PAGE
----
Aging is Not a Matter of Years
by Bubba Free John
Aging is not a matter of years but of bodily cycles or “clocks.” Thus, some people age relatively slower or faster than others. And the aging process may be slowed by various rejuvenating habits or regimens that are native and natural to the bodymind.
The usual human being, even by virtue of birth itself, has or acquires “psychological clocks,” tacit beliefs regarding how his health and vitality are supposed to develop or degenerate according to his age. These clocks are generally an “age mythology” that tends to perpetuate itself from generation to generation. Our habits and conditions of living tend to reflect our psychology and beliefs, and human beings do in fact become, develop, and degenerate in accordance with their subjective clocks. But the “clocks” may be changed, if they are arbitrarily established and negative in effect. Indeed, they must change as we pass from stage to stage of growth, and as we operate on new levels of energy and presumption.
If an individual lives a spiritual life, founded in Truth and love, and practices a vitalizing or regenerative regimen of diet and life-activity in general, then he can change the clocks that are set by conventional beliefs and habitual reactivity. To begin with, he must simply and intelligently release all belief in the old clocks —the assumptions of necessary disease and degeneration. And, secondly, he must establish a habit of life that is completely free of degenerative and reactive practices.
Part of the belief psychology of these “clocks” is that the bQdy necessarily loses its vitality with aging. Life, like sex, is felt always to move toward a crisis of emptying, or of discharge of Life. There is a stage of life, ranging from thirty to fifty years of age, when people generally ex- pect to pass through a degenerative “crisis”: chronic health problems, devitalization, loss of strength and stamina, menopause, impotence, gray hair, loss of hair, arthritis, rheumatism, eye problems, and so forth. Menopause, in particular, is a classic example of a psychologically “clocked” degenerative crisis. Somewhere between thirty and fifty years of age, a woman believes that she will become infertile, that either she stops producing egg cells or the eggs become incapable of fertilization, and that she will cease to produce hormones for the reproductive process. When menopause does in fact occur, it is a sign or “proof” of enervation and degeneration, produced in accordance with clocked beliefs. We are psychologically predisposed to expect and experience the progressive failure of experiential life as the years progress. We are convinced that aging will manifest a progressively degenerative cycle until death. And we can point to the experience of generations of human beings as proof that we are only being “realistic” in our depressed convictions.
The degenerative crisis and its progressive cycle are, however, not necessary. They are likely, unless there is a complete change in the disposition and habits of the individual, but they are not necessary. Practices can be engaged to prevent or at least minimize the degenerative crisis that is socially clocked into us bodily and psychically. These include simple practices of appropriate regenerative diet and fasting, exercise, use of herbs and other rejuvenating substances, vitamins, and natural food supplements. Other practices are ultimately necessary. These include the whole life of love and humor, an intimate life in an environment, both physical and cultural, that is natural and essentially peaceful. The whole matter of sexuality must also be transformed. If the conventional, degenerative orgasm continues as the obsessive goal and practice of our vital feelings, it is quite natural that the life cycle as a whole will remain oriented toward a similar degenerative crisis. (.The Eating Gorilla Comes in Peace deals with certain basic aspects of sexual relationship, but the full description of the regenerative practice is given in Love of the Two-Armed Form.) Some of the naturally regenerative practices available to mankind are commonly known, if uncommonly practiced, while others are hidden, or veiled to inexperience, within the esoteric processes of spiritual life. Still others may yet be discovered, such as sophisticated, scientific ways of treating the cellular and molecular processes.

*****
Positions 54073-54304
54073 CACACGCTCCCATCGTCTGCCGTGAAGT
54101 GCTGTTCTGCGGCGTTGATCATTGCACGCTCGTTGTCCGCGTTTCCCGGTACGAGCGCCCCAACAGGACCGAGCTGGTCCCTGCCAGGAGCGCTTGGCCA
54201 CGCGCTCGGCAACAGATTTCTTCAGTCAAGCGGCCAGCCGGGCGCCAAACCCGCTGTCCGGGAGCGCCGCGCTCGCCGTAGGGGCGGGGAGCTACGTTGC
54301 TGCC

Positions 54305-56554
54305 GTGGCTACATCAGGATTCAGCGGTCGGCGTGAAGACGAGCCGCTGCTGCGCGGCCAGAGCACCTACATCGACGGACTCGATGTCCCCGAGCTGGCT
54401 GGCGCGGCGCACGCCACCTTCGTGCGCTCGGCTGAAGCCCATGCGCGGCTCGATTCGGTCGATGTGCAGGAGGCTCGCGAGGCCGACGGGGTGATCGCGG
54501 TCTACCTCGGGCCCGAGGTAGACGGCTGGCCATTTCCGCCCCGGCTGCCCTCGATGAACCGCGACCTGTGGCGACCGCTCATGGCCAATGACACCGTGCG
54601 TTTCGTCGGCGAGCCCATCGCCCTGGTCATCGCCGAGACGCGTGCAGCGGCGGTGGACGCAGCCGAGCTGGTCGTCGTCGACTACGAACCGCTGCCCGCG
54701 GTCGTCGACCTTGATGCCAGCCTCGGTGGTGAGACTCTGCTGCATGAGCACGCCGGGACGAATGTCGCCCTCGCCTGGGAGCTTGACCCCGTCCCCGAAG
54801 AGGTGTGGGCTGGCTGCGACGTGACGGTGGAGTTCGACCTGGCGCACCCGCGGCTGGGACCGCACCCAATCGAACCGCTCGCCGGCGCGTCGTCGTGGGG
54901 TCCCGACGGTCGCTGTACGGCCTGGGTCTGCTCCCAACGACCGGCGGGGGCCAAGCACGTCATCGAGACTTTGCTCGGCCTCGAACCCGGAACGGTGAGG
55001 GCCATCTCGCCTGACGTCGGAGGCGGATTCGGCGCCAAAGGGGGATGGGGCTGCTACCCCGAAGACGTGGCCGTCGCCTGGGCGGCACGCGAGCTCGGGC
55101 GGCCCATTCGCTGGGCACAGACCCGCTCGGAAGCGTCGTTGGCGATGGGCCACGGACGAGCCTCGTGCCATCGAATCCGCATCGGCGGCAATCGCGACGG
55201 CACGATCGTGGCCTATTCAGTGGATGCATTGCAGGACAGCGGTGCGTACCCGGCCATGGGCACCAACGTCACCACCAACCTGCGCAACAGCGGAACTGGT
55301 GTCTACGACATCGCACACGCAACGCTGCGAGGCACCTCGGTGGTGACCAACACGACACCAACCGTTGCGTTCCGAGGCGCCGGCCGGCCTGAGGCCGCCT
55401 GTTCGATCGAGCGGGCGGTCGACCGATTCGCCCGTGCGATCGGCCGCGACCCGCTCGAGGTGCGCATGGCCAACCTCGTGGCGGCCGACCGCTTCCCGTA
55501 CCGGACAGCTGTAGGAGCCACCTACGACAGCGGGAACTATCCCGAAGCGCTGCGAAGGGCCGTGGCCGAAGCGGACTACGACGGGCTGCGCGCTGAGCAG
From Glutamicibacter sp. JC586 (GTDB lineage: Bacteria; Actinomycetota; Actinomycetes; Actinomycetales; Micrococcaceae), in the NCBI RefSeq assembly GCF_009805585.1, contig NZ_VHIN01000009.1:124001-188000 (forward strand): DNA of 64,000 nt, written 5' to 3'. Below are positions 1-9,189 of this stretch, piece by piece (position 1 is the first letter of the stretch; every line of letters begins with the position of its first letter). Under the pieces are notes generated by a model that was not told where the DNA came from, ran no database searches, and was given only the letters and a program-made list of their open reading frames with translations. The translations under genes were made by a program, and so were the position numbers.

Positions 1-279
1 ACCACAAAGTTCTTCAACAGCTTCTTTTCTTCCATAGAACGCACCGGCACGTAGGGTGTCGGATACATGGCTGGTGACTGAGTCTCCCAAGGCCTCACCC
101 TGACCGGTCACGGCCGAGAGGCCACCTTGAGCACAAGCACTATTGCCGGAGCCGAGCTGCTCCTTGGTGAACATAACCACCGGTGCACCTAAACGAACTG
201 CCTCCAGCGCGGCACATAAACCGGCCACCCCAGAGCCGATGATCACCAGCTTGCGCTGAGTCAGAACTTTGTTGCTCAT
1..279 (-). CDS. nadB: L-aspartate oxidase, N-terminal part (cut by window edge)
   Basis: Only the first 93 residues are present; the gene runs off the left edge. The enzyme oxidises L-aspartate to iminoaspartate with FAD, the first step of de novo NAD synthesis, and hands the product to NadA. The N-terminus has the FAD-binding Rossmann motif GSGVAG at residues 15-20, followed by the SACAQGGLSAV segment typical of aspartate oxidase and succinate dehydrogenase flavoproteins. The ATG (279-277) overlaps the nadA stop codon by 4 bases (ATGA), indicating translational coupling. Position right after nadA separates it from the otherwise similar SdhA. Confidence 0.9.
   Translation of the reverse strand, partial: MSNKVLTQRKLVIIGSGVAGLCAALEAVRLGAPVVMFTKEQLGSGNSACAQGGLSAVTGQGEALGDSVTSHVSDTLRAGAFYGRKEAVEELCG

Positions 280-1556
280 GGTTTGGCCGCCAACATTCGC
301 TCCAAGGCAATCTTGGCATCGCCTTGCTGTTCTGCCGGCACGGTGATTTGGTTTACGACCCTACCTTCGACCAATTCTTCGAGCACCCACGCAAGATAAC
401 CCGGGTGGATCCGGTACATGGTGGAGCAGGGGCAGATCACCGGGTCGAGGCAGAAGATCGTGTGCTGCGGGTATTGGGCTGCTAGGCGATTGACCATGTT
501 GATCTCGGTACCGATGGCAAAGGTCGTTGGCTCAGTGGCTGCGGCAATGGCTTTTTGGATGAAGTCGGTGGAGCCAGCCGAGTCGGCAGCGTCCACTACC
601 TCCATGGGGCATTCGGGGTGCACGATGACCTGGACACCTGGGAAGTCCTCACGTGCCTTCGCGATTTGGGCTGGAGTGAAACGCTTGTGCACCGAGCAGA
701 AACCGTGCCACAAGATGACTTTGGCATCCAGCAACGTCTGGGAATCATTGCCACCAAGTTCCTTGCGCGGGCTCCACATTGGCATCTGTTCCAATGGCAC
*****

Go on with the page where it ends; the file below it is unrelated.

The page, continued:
None of these practices will prevent the normal processes of change from occurring. They will simply prevent the progressively and negatively degenerative pattern, and only in cases where the most complete psycho-physical revision of belief and practice can be realized. The body inevitably changes overtime, but its changes are not necessarily degenerative. In the normal process of growth and change, the bodily being moves with age from the elemental toward the etheric, and from the gross to the subtle. The bodily being becomes less vital-physical in orientation, but it need not become devitalized. Its energy should only increase, but its food and Fullness may become more and more subtle. Eventually, the fully mature and aged individual should only become suddenly “tired” in the physical body, and the physical will simply “go to sleep.” Death is merely the falling away of the present elemental structures or extensions of the total bodily being. The physical body itself becomes vulgar from the point of view of the total being—and so it falls off. At death, the manifest being is simply entering one of its subtler dimensions of experience, wherein it is still present as a bodily being fit for the food of the place wherein it appears. ♦